The students and staff at Tobinworld know how to mark an occasion, and graduation proved no exception Monday with more than 100 people crowding into the special education school’s auditorium to bid farewell to the class of 2012.
“I am so excited,” said 18-year-old Hannah Yang, who treated the crowd to a piano rendition of Mariah Carey’s “Hero” during commencement. “I am getting to graduate. It is my whole year. It was a success. It was pretty awesome.”
Founded in 1977 by the mother of an autistic child, Tobinworld currently serves 300 students at its Glendale campus, and an additional 90 students at a satellite site in Antioch, Calif. Students range in age from 5 to 22 years old, and all are classified as severely emotionally disturbed, autistic or developmentally disabled.
They come from 22 different school districts in southern California.
In addition to Yang, the 2012 Tobinworld high school graduates included Jose Martinez and Walter Cabrera.
“If I had to sum up my high school academy class this year, it would be fearless,” said Joe Corona, head of the Tobinworld high school academy. “They are ready to go off into the unknown and achieve their dreams. I have never experienced anything like that, so I am so glad I am part of Tobinworld.”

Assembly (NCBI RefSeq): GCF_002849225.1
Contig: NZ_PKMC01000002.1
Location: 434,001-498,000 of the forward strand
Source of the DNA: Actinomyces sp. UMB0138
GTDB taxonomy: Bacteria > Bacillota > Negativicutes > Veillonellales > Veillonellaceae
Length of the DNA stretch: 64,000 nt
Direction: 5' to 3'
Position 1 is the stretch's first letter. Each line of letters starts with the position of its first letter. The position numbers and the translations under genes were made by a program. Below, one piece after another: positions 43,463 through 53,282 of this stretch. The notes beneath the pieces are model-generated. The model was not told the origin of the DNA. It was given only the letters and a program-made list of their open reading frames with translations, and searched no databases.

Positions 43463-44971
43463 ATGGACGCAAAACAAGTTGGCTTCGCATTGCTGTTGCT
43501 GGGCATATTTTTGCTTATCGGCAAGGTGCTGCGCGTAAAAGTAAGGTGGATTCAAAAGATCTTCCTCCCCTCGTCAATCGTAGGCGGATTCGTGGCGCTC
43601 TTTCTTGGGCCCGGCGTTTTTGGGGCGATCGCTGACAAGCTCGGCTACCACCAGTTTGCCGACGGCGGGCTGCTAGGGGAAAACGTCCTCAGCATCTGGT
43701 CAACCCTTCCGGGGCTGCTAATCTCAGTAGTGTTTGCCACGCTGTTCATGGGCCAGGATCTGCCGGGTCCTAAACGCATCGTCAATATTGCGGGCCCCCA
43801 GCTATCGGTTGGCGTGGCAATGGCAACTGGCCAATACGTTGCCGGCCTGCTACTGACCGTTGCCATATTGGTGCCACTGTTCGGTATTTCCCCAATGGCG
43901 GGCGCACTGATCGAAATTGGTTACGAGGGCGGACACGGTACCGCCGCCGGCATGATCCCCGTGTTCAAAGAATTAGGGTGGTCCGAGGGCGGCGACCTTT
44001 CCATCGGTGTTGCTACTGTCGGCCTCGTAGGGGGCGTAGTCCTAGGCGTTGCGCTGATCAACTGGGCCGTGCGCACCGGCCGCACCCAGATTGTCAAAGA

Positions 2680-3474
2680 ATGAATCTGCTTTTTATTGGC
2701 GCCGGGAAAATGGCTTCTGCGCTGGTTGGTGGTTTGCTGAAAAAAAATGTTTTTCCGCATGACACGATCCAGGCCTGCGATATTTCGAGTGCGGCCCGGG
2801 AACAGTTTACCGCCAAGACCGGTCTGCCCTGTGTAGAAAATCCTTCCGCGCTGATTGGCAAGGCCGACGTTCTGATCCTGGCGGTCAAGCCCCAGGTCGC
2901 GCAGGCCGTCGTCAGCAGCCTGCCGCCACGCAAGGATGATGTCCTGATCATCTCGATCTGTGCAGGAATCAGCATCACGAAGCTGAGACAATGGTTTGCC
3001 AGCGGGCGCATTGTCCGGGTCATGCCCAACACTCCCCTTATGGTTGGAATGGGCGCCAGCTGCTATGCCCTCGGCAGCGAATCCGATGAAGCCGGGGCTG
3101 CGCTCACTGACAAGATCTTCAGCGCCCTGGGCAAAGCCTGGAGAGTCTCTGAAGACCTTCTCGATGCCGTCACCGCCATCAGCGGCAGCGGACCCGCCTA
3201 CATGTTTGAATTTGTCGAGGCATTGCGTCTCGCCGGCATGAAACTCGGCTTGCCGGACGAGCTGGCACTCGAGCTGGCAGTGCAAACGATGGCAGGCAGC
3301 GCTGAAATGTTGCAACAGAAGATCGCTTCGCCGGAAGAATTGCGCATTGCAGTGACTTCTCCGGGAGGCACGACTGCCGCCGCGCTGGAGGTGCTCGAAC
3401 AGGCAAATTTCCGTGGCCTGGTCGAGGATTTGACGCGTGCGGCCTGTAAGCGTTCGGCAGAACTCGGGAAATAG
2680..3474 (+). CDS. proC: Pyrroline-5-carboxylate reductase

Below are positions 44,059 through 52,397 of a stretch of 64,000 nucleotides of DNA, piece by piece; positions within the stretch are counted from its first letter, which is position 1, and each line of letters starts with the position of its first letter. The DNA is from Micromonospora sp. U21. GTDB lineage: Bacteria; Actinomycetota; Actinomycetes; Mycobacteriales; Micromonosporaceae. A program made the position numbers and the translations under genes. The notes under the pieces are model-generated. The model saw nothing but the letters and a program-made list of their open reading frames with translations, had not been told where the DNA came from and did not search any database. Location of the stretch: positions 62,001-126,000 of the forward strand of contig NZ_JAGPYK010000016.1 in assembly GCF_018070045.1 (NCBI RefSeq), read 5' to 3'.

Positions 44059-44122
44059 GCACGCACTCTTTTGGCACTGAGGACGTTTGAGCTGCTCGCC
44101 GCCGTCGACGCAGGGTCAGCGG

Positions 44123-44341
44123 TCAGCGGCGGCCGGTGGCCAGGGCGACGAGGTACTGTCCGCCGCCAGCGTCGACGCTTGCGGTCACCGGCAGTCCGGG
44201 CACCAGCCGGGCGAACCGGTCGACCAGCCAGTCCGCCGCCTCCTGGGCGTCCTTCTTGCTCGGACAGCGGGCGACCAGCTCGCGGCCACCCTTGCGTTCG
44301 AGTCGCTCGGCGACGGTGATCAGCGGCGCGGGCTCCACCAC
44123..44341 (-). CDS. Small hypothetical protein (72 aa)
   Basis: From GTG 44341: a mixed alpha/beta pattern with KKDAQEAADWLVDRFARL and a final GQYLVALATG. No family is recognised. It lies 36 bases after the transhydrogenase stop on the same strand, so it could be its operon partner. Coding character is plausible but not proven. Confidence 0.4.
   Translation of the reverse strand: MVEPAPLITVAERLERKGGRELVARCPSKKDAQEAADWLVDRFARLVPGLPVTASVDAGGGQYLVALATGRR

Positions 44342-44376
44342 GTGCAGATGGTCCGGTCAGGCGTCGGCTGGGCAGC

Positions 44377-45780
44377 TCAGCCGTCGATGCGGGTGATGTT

Another 15 students celebrated their culmination from the school, and will move on to age-appropriate day programs and living facilities.
“They have completed their curriculum requirements and they are ready to transfer to another program, sometimes assisted living, sometimes supervised workshop,” said Assistant Principal Chris Lougheed.
Earlier this year the school received a new three-year certification from the California Department of Education, as well as special commendation for some of its specialty programs.
The school is well known for its elaborate special occasion celebrations, including its Christmas party and Halloween costume parade.
Commencement is among the most fun days of the academic calendar, staff said.
“They seem to have a lot of fun with it,” staff member Beth Schapira said. “They get a kick out of it. There is a lot of excitement in the months of April and May for getting ready for graduation in June and leaving school."